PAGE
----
In many places around the country, school’s just around the corner. It’s hard to believe, but the summer is (thankfully!) nearing the end, and for families with kids, a new school year means a whole new way of organizing your time, commitments, and priorities.
A new school year can mean craziness – new school supplies and clothing, requests to volunteer at the school, after-school activities threatening a coup on the family calendar. It can be a bit overwhelming for the home managers. Even those with preschoolers can feel the increased busyness and stress, not to mention those homeschooling. Here are a few tips for easing into the new school year so that it can be something the whole family eagerly anticipates.
Just for the Home Manager
• Take any calendars, syllabi, and schedules you’ve been given, and scribble events immediately on a central calendar. This might mean your Google calendar or simply a calendar on the wall, but wherever it is, keep it updated. I’d encourage you to make your calendar easily accessible for everyone in the family who can read. It can simply mean printing out your online calendar and keeping it your Home Management Notebook. I’m starting off this next school year with a brand new momAgenda, and so far, I’m digging it. Look for a full review sometime in the next week.
• Keep your eyes open for those new line-items in your monthly budget. Is there an upcoming bake sale where you’re expected to contribute? Do you need to buy new ballet shoes or baseball cleats? And don’t forget about Christmas, either – As Dave Ramsey says, it falls on December 25th this year, so you have no reason to be surprised. Make a proactive plan to have enough money in the budget for Christmas – make it a sinking fund. You can even start keeping your eyes peeled for gifts now.
For the Whole FamilyPhoto by Peter Voerman
• Sit down as a family and talk about what after-school activities everyone has in mind. Hear from the little ones, too. This can be really casual, around the dinner table, but keep your ears perked for what your kiddos want to do. Make a commitment as a family to keep after-school activities to a minimum – one activity per child is plenty. Share with your kids the value you place on having dinner together around the table as often as possible. Including them in this decision-making process helps them feel like a significant part of the family, that you value their feedback – and hopefully they’ll remember the family’s decision when they’re approached with another way to fill up their after-school time.
• Pencil in some family outings during the school year on the calendar. You can keep the dates flexible, of course, but write them down so that you make a plan to do them. Even just once a month, make sure you spend quality time together, and not just with other people in the school and community. Consider simple outings like picnics at the park, attending the local high school football game, or volunteering together. Young kids can do all those things.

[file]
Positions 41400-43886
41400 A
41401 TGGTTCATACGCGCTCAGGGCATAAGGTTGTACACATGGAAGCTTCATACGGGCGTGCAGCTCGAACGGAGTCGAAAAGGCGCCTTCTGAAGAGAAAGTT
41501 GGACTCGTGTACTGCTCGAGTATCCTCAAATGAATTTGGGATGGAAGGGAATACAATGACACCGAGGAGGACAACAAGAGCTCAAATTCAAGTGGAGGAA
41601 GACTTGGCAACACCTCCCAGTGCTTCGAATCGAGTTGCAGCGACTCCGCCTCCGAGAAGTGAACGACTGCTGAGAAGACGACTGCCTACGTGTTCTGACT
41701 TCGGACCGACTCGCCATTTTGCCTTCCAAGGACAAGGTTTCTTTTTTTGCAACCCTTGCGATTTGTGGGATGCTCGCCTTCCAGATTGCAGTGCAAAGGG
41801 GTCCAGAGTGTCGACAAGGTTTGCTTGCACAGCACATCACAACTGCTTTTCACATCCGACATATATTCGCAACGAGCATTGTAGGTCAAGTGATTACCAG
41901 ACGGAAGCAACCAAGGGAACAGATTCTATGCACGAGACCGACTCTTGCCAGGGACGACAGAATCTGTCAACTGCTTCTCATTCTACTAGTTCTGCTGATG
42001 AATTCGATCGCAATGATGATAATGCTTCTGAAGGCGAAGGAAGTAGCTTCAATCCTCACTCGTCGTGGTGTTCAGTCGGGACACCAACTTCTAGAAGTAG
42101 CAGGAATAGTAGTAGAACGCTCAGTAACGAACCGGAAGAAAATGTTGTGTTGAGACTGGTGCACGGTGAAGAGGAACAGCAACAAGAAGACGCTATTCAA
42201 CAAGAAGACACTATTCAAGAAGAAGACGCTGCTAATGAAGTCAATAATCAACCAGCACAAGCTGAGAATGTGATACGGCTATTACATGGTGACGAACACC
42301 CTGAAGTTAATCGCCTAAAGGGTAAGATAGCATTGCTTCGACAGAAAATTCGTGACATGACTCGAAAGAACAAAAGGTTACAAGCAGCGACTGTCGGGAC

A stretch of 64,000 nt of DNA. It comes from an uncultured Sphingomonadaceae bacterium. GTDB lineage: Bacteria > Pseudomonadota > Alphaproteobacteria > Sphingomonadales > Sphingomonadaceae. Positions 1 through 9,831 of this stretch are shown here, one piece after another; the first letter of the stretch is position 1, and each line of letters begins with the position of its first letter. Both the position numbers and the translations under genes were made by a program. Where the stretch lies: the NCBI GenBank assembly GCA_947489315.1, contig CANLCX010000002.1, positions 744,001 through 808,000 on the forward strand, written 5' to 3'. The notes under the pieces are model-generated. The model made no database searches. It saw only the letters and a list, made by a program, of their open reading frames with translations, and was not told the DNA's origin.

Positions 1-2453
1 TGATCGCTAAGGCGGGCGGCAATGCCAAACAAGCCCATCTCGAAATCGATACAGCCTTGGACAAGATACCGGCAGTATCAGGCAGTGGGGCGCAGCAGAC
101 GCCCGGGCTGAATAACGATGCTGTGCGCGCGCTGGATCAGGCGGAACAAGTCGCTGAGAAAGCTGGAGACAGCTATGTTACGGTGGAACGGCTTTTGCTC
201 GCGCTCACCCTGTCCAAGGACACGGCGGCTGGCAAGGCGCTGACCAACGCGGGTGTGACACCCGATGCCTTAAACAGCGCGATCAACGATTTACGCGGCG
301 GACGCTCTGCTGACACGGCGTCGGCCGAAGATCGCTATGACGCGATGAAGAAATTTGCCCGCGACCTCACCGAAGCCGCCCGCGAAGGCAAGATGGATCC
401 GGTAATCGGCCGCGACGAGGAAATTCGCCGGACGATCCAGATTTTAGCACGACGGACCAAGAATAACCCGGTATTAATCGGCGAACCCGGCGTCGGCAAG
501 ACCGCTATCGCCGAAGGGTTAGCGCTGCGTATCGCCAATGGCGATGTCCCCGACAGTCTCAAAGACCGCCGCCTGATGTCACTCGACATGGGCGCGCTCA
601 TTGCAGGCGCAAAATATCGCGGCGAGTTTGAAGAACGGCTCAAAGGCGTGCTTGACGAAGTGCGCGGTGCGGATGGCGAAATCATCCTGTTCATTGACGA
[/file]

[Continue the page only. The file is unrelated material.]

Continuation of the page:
• Start your bedtime and morning routine a couple weeks before school starts. Don’t begin the school year stressed and tired. Easing into an earlier bedtime and an earlier waking time means less grumpiness than if there was a dramatic change from “wake up whenever” to “wake up at 6:30.”
• Still take time to soak in the summer. Is there something you still want to do this summer and you still have yet to do it? See if you have the time and finances to do it together as a family. It’s still summer!
For Mom and Dad Together
• Sit down together one evening and talk about each child’s upcoming school year. Do you have any concerns? Any hopes? Any fears? Share them together, and possibly make a plan to work on any issues. If you anticipate a challenging year for Matt with his math, simply keeping Dad aware of the situation will help him tune his antennae to his son’s potential struggles – and make more time to help. Do you see any heart issues with your kids? Share them together, pray about them, and see if you can come up with a plan together. Write down your thoughts, and at the end of the school year, you can look at your observations and note any changes.
One-on-One Kid TimePhoto by Vero & Vincent
• Make an ice cream date with each of your children before the school year starts. Keep it just one parent and one child, and hear from their heart whatever they want to share. Make a note of any fears they have about being a big 3rd grader, or any sadness that they don’t have the teacher they wanted. Now’s a great chance for you to share some of your experiences as a child, and any life lessons you want them to remember. There’s nothing quite like a heartfelt conversation with your little one when you’re really paying attention to each other.
When They’re Too Young for “Real” School
Are your kids too young for you to even realize there’s a school year headed your way? I’m there, too, but I still make a (very) basic curriculum to do basic “school time” with my three-year-old. She thinks school is so cool, so I’m using that to her advantage and going over basic writing and reading skills, and just having fun with it in a no-pressure way. It’s just a few minutes every day, really, but it’s something she really looks forward to. See if your preschooler has a fascination with school time and learning, and plan something fun together on a regular basis.
What does this upcoming school year look like for you? Are you already overwhelmed at your upcoming schedule? Or is school so far away that you haven’t even thought of it? I’d love to hear any plans and ideas you have for starting the new school year off right!